Read breaking coverage of COVID-19 in Mississippi, plus safety tips, cancellations, more in the JFP's archive.
In the meantime, I'd like to offer some shout-outs to some very hard-working people who are also doing their best to stay out of harm's way and keep others healthy, as well as informed.
Dustin Cardon, web editor, has been manning the "cancellations" and COVID-19 safety-tips desk while putting up breaking story after breaking story, always willingly working like crazy to find a photo to go with the words.
The super-organized Kristin Brenemen, creative director, has directed not just "creative," but the whole orchestra, from backing up the server and getting things into the cloud to creating new GroupMe channels and keeping all the remote staffers in the loop.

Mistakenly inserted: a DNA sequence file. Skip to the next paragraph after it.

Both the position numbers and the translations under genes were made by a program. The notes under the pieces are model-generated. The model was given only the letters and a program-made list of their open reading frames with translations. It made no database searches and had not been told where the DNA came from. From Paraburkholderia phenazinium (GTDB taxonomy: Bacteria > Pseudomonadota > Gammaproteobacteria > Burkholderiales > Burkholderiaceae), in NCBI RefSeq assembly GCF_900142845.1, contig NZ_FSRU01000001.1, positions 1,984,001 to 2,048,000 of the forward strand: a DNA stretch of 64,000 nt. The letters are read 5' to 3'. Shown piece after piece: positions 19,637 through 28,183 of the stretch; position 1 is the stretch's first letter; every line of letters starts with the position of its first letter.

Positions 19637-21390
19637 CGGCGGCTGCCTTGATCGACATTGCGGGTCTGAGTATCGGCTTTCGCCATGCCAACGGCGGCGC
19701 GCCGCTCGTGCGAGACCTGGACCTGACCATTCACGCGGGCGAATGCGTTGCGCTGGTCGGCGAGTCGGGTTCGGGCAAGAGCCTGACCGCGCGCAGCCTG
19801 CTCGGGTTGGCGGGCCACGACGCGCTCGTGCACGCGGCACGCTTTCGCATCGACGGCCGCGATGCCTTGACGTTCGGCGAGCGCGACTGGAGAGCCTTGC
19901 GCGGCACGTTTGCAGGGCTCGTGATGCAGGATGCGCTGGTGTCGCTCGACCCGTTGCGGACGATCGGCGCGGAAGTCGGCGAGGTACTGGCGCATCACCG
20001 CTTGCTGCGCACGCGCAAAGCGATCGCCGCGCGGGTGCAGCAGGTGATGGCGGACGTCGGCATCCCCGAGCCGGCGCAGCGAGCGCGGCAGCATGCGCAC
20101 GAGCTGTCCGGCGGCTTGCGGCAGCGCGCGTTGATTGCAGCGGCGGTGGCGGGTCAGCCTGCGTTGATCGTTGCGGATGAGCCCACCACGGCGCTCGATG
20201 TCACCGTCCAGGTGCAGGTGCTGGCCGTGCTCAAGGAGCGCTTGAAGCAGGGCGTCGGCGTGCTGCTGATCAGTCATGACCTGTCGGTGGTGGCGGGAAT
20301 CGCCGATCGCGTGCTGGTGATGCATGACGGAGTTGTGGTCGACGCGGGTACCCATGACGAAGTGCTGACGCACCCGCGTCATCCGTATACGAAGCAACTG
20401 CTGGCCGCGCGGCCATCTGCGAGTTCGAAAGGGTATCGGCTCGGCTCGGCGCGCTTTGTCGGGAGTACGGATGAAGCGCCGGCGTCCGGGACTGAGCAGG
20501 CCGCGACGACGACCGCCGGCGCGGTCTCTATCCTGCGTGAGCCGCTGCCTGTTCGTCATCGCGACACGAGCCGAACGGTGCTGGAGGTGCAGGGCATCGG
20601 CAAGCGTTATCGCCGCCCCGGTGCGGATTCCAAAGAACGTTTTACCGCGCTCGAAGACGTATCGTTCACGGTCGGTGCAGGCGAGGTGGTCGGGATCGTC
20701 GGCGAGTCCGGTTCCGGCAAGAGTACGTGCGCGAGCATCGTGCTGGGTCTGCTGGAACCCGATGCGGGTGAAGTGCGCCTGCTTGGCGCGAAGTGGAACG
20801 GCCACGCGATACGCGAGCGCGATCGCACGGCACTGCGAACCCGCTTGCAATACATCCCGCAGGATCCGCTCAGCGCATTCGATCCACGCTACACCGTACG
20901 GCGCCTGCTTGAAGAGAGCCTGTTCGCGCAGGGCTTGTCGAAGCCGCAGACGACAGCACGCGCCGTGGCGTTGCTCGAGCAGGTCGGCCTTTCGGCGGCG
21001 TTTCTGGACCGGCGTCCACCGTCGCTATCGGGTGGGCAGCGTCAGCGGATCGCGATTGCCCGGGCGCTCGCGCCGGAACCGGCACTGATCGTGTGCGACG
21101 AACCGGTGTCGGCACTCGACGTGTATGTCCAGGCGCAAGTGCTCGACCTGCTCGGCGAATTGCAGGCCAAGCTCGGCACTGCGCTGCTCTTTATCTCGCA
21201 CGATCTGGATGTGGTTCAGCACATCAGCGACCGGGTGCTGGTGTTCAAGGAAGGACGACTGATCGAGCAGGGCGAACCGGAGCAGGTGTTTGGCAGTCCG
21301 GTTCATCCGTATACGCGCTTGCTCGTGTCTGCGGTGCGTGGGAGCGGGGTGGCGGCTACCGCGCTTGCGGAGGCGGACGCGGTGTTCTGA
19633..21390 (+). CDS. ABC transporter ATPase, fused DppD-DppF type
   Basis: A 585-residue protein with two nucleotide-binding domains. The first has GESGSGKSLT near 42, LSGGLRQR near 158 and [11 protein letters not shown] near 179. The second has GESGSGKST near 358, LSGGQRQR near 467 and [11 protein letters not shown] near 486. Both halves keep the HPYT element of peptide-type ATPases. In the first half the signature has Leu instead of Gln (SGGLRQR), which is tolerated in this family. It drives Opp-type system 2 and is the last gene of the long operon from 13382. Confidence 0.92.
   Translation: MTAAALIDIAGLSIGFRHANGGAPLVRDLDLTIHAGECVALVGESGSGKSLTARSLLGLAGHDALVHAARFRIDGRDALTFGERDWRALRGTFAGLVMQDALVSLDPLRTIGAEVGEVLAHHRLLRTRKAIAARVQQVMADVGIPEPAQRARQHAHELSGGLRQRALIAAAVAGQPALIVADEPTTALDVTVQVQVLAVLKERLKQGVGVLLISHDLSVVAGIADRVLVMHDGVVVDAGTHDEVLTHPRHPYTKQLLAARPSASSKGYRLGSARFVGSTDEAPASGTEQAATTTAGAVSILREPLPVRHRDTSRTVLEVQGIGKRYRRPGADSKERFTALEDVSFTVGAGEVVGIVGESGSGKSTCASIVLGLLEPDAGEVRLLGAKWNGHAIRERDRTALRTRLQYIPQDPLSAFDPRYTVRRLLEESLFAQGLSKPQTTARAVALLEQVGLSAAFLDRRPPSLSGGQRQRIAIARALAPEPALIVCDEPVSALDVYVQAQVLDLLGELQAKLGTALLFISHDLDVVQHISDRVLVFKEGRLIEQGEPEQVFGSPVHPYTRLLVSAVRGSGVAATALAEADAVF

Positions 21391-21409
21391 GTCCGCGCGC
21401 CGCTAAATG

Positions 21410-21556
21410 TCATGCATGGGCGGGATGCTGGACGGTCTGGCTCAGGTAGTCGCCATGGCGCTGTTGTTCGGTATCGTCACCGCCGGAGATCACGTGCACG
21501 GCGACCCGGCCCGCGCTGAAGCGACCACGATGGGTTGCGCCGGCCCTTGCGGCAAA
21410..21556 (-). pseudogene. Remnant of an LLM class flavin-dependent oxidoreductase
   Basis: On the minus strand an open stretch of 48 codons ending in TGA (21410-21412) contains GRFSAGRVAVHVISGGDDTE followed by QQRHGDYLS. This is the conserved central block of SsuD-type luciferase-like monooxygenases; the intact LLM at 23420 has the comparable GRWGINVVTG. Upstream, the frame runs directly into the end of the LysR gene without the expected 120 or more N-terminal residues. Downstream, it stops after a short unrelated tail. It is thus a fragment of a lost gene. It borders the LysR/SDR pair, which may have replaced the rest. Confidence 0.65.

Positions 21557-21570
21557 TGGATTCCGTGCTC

Zilpha Young, advertising designer, has taken all the changes of the past week in stride, happily designing new ads, new house ads and re-doing the flat plan a few times to accommodate all the changes.
Nate Schumann, deputy editor, is as always prepared to go into editorial battle against anything thrown his way.
Kayode Crown, events editor, gets a special mention because, well, it's been the craziest week of event changes in our 18-year history as a publication.
And, of course, it goes without saying that we wouldn't be doing the work we're doing without Donna Ladd, Nick Judin and Seyma Bayram on point, and the trains wouldn't run without Azia Wiggins Kimberly Griffin and Mary Kozielski doing their thing hour-by-hour.
Stay safe out there. As much as it pains me, I discourage you from doing much shopping, travel or dining out—buy gift cards, order curbside and let's see if we can "flatten the curve" as quickly as possible by doing the right thing.
Here's to your health and the health of our local economy. Slainte!